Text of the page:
Explaining Southern California's economy

So how much did a private investor group pay for the OC Register?

OCR-Front

The Orange Country Register's parent company, Freedom Communications, has been acquired by a Massachusetts investment group. The size of the deal remains a mystery.

On Monday, Boston greeting card mini-mogul Aaron Kushner, along with a group of investors, announced the acquisition of the remaining assets of Freedom Communications, whose flagship media property is the Orange County Register.

The price remains unknown. As does the financing on the deal. And in Boston, they're even asking out loud whether this means it's game over for Kusnher's effort to buy the Boston Globe from the New York Times. His rumored bid was $200 million, which seems pretty low. The New York Times Company's former CEO, Janet Robinson, departed late last year with a $23-million severance package in tow. She didn't want to sell the Globe. But it's entirely possible that the NYT Co. now does.

The Boston Herald spoke with an academic and former newspaper editor to get his take:

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Twinkies get even more troubled

Hostess Twinkies Celebrate 75th Anniversary

Tim Boyle/Getty Images

Four of the Twinkies that (ahem) drove Hostess Brands into a second bankruptcy since 2004.

Hostess Brands, the company that makes Twinkies, is in bankruptcy — the second time since 2004. And if it can't come to terms with both its creditors and its union workforce, it could be game over for the allegedly indestructible cream-filled cake-y yellow tube of fun and all its snack-y brethren. A strike looms. This is from CNNMoney:

"We would no longer have cash to keep operating," said Hostess management in a letter sent to employees on Monday. "All Hostess Brands operations would shut down and liquidation would begin. The 18,500 jobs, plus the health insurance that comes with them, would be lost for good."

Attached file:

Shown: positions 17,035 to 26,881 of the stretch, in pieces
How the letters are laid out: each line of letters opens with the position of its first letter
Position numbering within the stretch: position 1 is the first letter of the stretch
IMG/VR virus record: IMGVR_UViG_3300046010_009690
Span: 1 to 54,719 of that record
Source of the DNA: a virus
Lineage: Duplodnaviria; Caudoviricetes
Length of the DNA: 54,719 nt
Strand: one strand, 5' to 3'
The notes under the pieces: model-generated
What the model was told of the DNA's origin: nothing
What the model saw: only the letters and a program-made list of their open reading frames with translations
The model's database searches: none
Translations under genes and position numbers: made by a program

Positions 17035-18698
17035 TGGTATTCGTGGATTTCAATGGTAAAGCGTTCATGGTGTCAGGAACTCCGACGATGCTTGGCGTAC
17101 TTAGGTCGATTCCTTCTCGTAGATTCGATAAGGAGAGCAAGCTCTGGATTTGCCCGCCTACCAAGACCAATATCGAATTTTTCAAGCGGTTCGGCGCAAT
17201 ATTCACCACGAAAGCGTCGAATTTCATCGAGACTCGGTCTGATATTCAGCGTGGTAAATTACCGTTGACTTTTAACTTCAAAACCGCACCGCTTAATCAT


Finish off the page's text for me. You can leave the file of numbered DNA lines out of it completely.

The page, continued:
The company filed for bankruptcy in January...[M]anagement has said that the investors who are financing the company during bankruptcy would pull out if there is a strike.

Liquidation means that Hostess Brands would essentially be sold for parts. And you have to figure that, if there's anyone out there interested in the Twinkies brand, it would be snapped up in a serious hurry. However, this really looks more like brinksmanship, between management and labor — a classic labor struggle, with this latest bankruptcy taking on a distinctly strategic flavor. The idea is to dispense with labor obligations.

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Let's hope Stockton can use mediation to avoid bankruptcy

Justin Sullivan/Getty Images

STOCKTON, CA - APRIL 29: Cars drive through downtown Stockton April 29, 2008 in Stockton, California. As the nation continues to see widespread home loan foreclosures, Stockton, .California led the nation with the highest foreclosure rate. One out of every 30 homes in Stockton is in foreclosure, close to seven times the national average for a metro area in the U.S. (Photo by Justin Sullivan/Getty Images)

The town of Stockton is lurching toward a Chapter 9 municipal bankruptcy. But thanks to a law that Gov. Jerry Brown recently signed, before a California municipality can head to bankruptcy court, it needs to submit to mediation. What this means is that the city and its creditors sit down a less formal environment than a court of law and try to iron out a solution. Generally speaking, this means that bondholders (for example) will accept a "haircut" on debt up front, rather than fighting it out on court.

If a mediation can lead to a successful resolution, it can be a real boon for the city that's in trouble. Bankruptcy is expensive. The lawyers have to be paid and the whole process has to be financed so that the municipality can continue to operate while its litigating. We're talking tens of millions of dollars.

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Hostess bankruptcy: It's the trouble with Twinkies

Hostess Twinkies Celebrate 75th Anniversary

Tim Boyle/Getty Images

Four of the Twinkies that (ahem) drove Hostess Brands into a second bankruptcy since 2004.

Don't worry: the Twinkie supply won't dry up. Hostess Brands, however, is filing for Chapter 11 bankruptcy for the second time in the past decade. Last time around, it set a record for languishing in restructuring. And even though a bankruptcy double-dip is never a good thing, Hostess' investors have enough confidence in the ongoing strength of the Twinkie-and-Wonder Bread market to produce additional financing.

Hostess, like a lot of companies that have been around for a while, has both a debt and a legacy cost/union problem. Total debt is "more than $860 million," according the Wall Street Journal. The pension plan is underfunded by $2 billion and fairly complicated, to boot, covering far more than employees than actually work for Hostess. And the union contracts...well, Chapter 11 will provide the excuse to renegotiate them.

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